Every Word We Utter
19th Amendment Centennial
When a water droplet impacts a body of water it pushes waves outward and rebounds upward as a smaller droplet. This droplet, called the daughter droplet – gains height – then falls back to the water in what is called a coalescent cascade. This describes the height, breadth, and lasting impact of the Suffragists’ work.
The concept of this proposed women’s monument was inspired by a letter from Elizabeth Cady Stanton to Lucretia Mott in which she wrote about the power of words and deeds: “Every word we utter, every act we perform, waft unto innumerable circles, beyond.” I wanted to capture the collective energy from all women who have made this happen, as well as acknowledge that we still need to keep moving as we strive for equality.
The composition centrally places Susan B. Anthony and Elizabeth Cady Stanton writing the Declaration of Sentiments. This friendship holds the beginning of the women’s movement, the drop of water coalescing its impact on US history. Elizabeth Cady Stanton and Susan B. Anthony writing the Sentiments forms a unified force that truly speaks of the oneness of their purpose.
Their words, speeches and wisdom launched a worldwide, peaceful revolution. Even today, these two women offer us the courage and the tools to be the stewards of human rights.
Her gaze is to the future – to the horizon – looking to a place where women –together – will turn the world “right side up again.” In my composition, I have sculpted her in her early 50’s,around the time she would have delivered her seminal speech, “Ain’t I a Woman?” Within the composition, she is the guardian of the belief that women should have the right to vote.Their words, speeches and wisdom launched a worldwide, peaceful revolution. Even today, these two women offer us the courage and the tools to be the stewards of human rights.
The young Harriet Stanton Blatch, represents the future. She is nestled beside her mother. She has a look of intensity. She feels it. She absorbs her mother’s words while holding onto a bonnet, a symbol of the suffragist she will become.
Alice Paul and Ida B. Wells are at the peak of the coalescence, one in their mission. Although these two women would not have marched side by side, their juxtaposition at the height of the sculpture, symbolizes their shared vision of equal rights. Neither one of these women would take no for an answer. They rise, the next generation of the movement, the “Daughters” who were victorious in the ratification of the Nineteenth Amendment.
Ida B. Wells is holding the flag of We the People. Standing on the shoulders of giants, these women were elevated by what came before.The open gesture of her hand outstretched to the other women around her in this monument reinforces the invitation to join the cause.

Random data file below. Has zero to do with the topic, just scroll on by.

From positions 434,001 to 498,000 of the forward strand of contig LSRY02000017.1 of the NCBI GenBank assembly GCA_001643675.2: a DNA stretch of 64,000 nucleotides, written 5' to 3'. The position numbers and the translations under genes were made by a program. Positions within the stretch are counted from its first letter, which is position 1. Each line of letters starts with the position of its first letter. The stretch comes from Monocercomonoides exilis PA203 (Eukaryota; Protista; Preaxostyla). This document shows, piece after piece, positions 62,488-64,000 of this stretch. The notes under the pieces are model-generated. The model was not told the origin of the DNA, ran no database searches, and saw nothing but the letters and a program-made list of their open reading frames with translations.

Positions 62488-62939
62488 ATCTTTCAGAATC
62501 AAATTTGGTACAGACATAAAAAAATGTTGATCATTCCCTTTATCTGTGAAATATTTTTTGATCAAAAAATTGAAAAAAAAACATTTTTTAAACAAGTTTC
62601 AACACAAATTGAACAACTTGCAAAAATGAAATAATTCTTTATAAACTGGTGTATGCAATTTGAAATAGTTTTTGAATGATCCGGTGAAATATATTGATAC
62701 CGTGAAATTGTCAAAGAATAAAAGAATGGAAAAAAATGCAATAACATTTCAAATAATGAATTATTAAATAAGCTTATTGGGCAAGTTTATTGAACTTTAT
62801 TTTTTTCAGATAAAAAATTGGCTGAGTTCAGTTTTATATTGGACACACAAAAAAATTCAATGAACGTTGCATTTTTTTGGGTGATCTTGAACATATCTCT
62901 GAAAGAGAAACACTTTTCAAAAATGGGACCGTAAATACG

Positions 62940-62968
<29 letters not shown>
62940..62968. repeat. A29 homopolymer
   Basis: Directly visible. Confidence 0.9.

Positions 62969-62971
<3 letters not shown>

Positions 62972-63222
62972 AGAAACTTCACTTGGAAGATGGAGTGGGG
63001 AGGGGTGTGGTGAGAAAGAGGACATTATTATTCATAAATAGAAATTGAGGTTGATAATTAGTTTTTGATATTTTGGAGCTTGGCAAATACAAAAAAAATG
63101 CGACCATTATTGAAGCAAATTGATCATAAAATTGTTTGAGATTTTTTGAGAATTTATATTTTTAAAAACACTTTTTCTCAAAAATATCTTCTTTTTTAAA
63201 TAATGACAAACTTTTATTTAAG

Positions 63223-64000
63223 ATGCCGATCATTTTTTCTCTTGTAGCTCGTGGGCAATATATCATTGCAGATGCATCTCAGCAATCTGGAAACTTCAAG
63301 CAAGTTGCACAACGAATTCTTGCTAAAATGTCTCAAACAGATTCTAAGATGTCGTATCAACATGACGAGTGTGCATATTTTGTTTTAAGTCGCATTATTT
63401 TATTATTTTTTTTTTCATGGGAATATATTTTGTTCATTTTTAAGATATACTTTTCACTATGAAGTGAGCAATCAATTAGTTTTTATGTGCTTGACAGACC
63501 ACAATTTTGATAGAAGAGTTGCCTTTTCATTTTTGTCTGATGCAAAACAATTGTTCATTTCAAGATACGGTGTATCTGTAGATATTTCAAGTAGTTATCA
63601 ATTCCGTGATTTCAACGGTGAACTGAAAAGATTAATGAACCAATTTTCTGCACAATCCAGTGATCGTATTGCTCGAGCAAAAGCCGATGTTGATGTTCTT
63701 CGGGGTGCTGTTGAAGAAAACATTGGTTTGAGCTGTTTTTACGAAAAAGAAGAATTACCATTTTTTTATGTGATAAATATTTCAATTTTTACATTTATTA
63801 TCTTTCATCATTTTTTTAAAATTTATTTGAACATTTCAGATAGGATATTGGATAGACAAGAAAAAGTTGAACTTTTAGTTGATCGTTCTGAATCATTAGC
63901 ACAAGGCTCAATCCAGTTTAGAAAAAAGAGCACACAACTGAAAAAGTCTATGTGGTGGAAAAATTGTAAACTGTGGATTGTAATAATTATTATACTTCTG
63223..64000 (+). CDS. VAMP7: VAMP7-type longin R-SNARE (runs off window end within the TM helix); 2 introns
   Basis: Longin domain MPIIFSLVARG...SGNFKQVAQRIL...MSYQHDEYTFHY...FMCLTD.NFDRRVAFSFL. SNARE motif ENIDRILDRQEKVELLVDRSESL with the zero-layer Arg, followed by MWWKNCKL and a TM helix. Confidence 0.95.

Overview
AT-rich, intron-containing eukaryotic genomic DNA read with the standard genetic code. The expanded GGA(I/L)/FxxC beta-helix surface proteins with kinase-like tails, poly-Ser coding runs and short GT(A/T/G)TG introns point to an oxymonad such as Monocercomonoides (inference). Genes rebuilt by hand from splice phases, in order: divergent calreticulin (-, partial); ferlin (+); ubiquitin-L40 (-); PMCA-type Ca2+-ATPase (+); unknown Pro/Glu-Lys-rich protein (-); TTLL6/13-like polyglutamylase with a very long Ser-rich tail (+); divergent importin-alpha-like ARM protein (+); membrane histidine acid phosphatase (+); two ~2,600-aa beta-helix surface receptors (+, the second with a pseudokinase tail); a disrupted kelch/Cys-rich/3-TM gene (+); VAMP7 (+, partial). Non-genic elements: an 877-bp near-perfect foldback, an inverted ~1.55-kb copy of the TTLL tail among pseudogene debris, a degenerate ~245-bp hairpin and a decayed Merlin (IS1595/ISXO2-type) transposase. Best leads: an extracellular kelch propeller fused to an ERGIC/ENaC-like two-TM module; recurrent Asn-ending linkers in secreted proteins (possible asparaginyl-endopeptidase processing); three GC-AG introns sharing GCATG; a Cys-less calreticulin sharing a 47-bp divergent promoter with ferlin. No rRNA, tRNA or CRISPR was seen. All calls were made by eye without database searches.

From this height, Alice Paul drapes the ratification flag down, the coalescent cascade, to the innumerable circles that ripple outwards.
The portrait of Paul is inspired by the photo of her draping the ratification flag with its 36th star over the balcony of the suffrage headquarters in Washington D.C. I chose to depict Paul in that celebratory
moment to capture the monumental triumph of the Nineteenth Amendment, an accumulation of the efforts of thousands of American women.
Ida B. Wells began her career as an activist at a young age. She fervently rallied against the practice of lynching even with the threat of being lynched herself. She was known for using her pen and voice to battle sexism, racism, and violence. In this sculpture Wells stands proudly with a flag of the United States, representing the hope for justice and the rights of every human being.
The first bronze ripple will hold the names of the women on the first tier of the monument those that envisioned the women’s right to vote but did not live to see the day. Names of instrumental women involved in the second wave of the movement, those women who experienced the ratification of the nineteenth Amendment and voted for the first time will be inscribed in the second ripple. The third ripple will hold the names of women who continue to make significant contributions to the ideals of the sentiments and the efforts for equality for all women. These individuals will include Native and African American civil right advocates who later were granted citizenship and the right to vote.
Two lost or missing artifacts are depicted in this monument. First, the Sentiments, the origins of the 19th Amendment. Second, the Ratification Flag that triumphantly represented the passage of the 19th Amendment and the inclusion of women. We cannot let our history slip away unnoticed.